There must be thousands of blog posts out there about the difference between strategy and tactics. You can find 'em in a Google search, but don't bother. I'll save you the trouble.
See, they all pretty much follow the same formula. They start off by bemoaning the fact that nobody else in the WHOLE WIDE WORLD understands the difference between strategy and tactics. They usually cite a few examples in here of poor, misinformed clients, colleagues or even bosses, to illustrate their point that they are SO MUCH SMARTER than everyone else and that this mysterious distinction is something that only they can get. They then proceed to give their own definition, which is accurate to varying degrees, tends to make some sort of reference to ancient Chinese warfare, and is of course illustrated by an example or two. Finally, they wrap up with an admonishment against using the wrong lingo, and usually a self-plug about why they can develop kick-ass strategies that really, truly are strategic. (And not the least bit tactical.)
Here's the thing, though: Most companies don't want strategies. Most companies want tactics.
I know that sounds like a strange thing for a digital strategist to say. So let me explain:
Really great strategy is invisible. It's seamless. It exists as an idea that is the foundation that holds up the house. It's absolutely necessary, because without it, the whole structure falls down.
But at the end of the day, we don't measure strategies. We measure tactics. And when companies approach you seeking "strategies" for how to go about accomplishing their goals, what they're really expecting you to produce is not a theoretical strategy, but an actionable, implementable, tactical plan. They want something that they can start doing. You don't do a strategy. You do tactics.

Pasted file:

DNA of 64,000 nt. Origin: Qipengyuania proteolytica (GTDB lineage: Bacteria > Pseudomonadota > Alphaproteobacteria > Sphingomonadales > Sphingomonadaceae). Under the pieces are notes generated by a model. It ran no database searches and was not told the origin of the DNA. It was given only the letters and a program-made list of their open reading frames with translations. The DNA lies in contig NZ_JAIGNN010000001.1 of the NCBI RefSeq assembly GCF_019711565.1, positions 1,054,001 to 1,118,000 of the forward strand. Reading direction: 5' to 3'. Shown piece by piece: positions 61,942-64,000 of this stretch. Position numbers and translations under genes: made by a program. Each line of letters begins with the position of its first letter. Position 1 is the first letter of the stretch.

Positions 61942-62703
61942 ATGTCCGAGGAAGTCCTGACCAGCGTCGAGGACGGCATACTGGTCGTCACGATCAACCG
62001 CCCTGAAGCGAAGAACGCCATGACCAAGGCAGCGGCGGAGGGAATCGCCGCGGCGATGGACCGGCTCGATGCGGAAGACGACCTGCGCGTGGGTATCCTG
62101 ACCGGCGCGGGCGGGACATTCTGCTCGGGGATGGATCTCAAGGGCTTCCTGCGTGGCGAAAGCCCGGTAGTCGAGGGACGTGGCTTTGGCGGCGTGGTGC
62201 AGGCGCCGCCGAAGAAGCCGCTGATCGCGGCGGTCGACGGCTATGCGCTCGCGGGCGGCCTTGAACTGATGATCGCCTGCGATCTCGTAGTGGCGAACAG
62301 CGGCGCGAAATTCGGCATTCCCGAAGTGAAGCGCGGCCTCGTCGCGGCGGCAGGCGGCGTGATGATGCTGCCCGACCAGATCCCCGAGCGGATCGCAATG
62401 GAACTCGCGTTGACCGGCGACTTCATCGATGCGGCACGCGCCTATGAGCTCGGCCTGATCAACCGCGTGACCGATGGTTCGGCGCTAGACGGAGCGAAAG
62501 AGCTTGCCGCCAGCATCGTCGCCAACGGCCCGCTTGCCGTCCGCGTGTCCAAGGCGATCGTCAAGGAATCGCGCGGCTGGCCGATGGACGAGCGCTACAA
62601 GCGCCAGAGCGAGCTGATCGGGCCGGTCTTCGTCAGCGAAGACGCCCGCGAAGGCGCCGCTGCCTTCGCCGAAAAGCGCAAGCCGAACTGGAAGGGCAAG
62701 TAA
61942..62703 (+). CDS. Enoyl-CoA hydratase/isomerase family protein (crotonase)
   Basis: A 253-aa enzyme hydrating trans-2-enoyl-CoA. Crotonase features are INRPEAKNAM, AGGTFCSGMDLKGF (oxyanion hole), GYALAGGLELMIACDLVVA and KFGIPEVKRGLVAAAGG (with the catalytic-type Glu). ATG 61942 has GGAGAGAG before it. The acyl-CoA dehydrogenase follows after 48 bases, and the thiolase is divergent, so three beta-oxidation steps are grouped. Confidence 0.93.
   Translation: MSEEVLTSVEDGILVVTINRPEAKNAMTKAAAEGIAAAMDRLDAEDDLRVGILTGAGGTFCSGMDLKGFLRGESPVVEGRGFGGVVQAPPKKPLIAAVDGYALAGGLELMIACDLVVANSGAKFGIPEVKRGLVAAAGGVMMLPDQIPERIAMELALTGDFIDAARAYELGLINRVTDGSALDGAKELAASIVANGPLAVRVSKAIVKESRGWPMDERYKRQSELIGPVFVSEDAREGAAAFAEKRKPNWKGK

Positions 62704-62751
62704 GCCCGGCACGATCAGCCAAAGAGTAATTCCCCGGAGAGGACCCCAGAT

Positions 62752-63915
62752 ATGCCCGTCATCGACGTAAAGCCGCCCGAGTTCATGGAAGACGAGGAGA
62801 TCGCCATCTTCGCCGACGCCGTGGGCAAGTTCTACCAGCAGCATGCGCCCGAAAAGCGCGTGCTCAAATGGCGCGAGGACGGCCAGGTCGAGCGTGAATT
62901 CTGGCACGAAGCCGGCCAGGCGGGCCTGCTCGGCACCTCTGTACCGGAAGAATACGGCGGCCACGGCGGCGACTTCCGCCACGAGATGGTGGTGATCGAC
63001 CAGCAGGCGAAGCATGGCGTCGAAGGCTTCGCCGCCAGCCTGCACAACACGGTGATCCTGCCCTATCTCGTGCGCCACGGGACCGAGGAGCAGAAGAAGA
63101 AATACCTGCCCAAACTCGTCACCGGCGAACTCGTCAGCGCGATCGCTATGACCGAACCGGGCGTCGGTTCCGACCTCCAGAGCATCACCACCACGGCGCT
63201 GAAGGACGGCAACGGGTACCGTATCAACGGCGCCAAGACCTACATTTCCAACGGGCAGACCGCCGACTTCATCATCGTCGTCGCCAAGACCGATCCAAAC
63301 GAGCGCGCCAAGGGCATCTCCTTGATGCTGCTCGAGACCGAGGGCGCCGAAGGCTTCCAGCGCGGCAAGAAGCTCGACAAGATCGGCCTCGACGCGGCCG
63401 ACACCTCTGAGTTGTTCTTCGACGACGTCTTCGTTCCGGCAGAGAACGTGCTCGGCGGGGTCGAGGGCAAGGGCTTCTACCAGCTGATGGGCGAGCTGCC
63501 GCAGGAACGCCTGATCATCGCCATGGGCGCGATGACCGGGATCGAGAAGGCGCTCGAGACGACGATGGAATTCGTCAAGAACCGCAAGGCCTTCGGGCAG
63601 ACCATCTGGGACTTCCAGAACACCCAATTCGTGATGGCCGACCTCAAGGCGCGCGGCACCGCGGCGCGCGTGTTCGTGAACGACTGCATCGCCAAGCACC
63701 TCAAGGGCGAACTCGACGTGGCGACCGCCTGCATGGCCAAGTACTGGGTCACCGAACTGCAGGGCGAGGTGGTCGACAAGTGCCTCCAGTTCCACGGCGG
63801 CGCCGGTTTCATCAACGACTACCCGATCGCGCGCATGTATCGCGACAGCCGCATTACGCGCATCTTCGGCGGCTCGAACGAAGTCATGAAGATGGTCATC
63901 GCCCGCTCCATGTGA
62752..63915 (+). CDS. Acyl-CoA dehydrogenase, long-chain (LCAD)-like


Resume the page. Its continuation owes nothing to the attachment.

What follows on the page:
A really great strategy is one that is worked on, developed, thought out, planned, stated… and then built upon. If asked to build a house, would you come back with nothing but a foundation? Of course not. You have to provide the bricks and beams and roof and chimney… otherwise, it's not finished.
Ditto with marketing strategy. Especially in the digital world, where things change so fast that your carefully-constructed strategy could be obsolete by the time you get around to implementing it if you're not careful.
Wait too long to develop the tactical plan, and the strategy becomes worthless. Or, in the words of the immortal Ferris Bueller, "Life moves pretty fast. If you don't stop and look around once in a while, you could miss it."
So next time you hear someone confuse strategy and tactics, instead of getting hung up on semantics, ask yourself: Which do they really need? Maybe they're not the ones who are confused after all.